Even Steve Jobs must be surprised at the media frenzy around the soon-to-be released iPhone. The electric current running through the press and Apple fans is being likened in intensity to, well, the discovery of electricity.
Some early reviews are in from the Wall Street Journal, New York Times, USA Today and others giving the iPhone a thumbs up although the reviewers point to a few flaws such as the spotty service of the AT&T network, and the lack of games and chat software on the phone. Overall it was declared a breakthrough device, at the same time that the first early adopters began forming lines in front of Apple stores three or more days before the 6pm, June 29 launch date.
Gizmodo spotted two blokes standing in front of the NYC Apple Store 100 hours before D-Day and declared it a record for “lead time on a gadget queue.” But it’s possible that the media are far more frenzied than Apple fans. The Apple file on my desk from three days of news is thicker than Sirius/XM file of several weeks.
College students are offering to wait on line for anyone wanting to buy an iPhone for a fee of $250.
The media is tracking the U.S. landing of the iPhone so closely that AppleInsider reported the first shipments hit U.S. soil over the weekend, and noted that the freight was watched by armed guards—a status usually reserved for shipments of precious metals and gems.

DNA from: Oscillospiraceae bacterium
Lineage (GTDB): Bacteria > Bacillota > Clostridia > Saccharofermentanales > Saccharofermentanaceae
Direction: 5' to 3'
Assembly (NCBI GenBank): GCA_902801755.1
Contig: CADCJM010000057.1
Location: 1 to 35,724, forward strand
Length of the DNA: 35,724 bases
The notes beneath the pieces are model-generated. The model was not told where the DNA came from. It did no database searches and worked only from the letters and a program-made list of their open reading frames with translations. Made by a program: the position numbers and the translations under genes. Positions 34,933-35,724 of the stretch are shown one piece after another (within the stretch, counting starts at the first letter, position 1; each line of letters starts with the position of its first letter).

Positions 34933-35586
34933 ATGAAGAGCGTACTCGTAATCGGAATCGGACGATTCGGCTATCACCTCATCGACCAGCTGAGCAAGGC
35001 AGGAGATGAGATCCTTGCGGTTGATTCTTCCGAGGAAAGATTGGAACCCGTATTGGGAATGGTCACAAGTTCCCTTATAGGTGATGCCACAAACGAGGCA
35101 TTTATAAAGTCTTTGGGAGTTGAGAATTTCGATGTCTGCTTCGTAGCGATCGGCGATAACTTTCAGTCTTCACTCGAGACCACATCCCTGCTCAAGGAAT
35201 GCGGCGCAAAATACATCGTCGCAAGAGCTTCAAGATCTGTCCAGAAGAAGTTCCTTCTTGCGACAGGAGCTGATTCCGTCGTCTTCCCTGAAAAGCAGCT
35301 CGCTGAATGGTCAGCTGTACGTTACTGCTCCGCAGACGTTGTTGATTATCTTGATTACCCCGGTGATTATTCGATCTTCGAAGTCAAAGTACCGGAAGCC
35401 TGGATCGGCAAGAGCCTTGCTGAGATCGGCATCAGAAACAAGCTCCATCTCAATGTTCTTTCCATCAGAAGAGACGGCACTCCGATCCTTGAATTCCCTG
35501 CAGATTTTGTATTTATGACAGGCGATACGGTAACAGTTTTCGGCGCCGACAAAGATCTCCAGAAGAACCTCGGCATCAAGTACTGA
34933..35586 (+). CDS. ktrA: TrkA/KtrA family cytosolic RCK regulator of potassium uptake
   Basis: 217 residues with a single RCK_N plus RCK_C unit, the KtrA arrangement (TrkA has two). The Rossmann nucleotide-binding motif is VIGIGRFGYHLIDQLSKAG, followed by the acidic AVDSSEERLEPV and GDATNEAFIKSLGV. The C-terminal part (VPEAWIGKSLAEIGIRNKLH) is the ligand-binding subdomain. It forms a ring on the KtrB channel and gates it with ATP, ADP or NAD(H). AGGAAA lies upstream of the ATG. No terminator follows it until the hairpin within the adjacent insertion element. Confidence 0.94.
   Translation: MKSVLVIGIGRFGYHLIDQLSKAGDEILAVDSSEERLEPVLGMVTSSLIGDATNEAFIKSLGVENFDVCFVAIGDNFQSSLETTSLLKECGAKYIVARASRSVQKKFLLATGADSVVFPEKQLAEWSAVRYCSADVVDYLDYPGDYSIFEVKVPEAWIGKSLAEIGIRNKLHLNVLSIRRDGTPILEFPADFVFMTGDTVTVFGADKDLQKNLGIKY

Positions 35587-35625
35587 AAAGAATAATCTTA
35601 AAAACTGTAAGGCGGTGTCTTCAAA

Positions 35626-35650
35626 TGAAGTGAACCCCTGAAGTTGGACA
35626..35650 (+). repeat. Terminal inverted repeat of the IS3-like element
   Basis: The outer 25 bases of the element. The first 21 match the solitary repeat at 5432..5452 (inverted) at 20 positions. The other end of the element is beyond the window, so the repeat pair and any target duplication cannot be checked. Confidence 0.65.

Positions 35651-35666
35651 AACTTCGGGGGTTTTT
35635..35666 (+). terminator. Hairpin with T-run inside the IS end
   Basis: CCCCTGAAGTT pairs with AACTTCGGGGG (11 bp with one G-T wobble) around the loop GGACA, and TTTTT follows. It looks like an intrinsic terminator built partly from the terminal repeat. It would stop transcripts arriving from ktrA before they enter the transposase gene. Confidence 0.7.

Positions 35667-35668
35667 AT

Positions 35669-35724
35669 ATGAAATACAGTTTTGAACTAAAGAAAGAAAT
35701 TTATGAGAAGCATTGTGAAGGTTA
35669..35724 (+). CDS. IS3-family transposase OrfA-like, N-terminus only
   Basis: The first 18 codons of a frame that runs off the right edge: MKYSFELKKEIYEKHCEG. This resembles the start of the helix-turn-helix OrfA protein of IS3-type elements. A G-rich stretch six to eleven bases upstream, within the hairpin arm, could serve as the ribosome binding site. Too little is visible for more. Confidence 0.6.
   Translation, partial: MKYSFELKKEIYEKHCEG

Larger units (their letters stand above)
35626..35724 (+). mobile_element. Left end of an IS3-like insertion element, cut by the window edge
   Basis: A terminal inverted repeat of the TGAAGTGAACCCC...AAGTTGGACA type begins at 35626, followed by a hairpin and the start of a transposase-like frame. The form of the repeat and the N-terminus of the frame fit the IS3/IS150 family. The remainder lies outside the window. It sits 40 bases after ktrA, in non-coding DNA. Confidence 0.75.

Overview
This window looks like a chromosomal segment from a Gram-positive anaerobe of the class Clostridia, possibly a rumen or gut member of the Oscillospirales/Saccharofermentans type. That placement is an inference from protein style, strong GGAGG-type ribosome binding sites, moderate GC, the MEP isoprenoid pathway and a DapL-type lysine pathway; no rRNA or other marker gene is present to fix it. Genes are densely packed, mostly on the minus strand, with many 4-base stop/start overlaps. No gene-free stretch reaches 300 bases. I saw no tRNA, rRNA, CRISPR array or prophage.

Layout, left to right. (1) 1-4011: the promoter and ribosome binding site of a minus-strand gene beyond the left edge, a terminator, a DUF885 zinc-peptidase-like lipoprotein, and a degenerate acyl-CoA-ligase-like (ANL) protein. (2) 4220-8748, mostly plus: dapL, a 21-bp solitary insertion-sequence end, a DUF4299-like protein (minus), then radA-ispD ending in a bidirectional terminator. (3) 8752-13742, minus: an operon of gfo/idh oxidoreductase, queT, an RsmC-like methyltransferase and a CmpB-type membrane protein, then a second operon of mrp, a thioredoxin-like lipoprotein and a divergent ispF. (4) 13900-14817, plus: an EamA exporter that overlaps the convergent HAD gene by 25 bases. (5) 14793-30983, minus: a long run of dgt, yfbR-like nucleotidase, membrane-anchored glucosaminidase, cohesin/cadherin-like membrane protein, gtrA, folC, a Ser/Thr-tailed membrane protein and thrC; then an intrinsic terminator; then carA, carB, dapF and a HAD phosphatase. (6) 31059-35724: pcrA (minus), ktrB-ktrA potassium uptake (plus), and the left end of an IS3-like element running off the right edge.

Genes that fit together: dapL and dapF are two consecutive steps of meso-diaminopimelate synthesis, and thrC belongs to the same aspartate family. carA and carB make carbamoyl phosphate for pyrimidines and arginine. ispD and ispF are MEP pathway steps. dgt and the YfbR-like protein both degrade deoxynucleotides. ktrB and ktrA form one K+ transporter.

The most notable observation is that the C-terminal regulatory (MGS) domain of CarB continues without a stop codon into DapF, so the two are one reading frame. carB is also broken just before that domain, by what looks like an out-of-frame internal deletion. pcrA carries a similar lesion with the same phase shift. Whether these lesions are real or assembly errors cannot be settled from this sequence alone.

Forbes.com reported the launch is so closely monitored that Apple’s share price fell more than 4 percent within minutes of a rumor last month that the iPhone might be delayed. When the report was corrected by Apple, the stock recovered by the end of the day.
Media members are scrambling for one of the precious few review units and some are reportedly planning to line up in the NYC queue.
And truly, with blogging, the lines of distinction between Apple fans and press is ever more blurred as the first guys waiting on line in front of the NYC Apple Store started their own blog. They are asking for donations through Pay Pal. And they are inviting the public to send messages to help pass the hours, or to even stop by and chat.
Larry Reich, a former Apple buyer for J&R Computer World who now runs Digital Age, snapped the photos below of the iPhone displays at the Apple 5th Avenue store in N.Y. City. We were talking of those inevitable post-launch reviews where someone will take apart the iPhone to analyze its every part. I wondered, at least in this case, how someone could destroy such a coveted piece of machinery.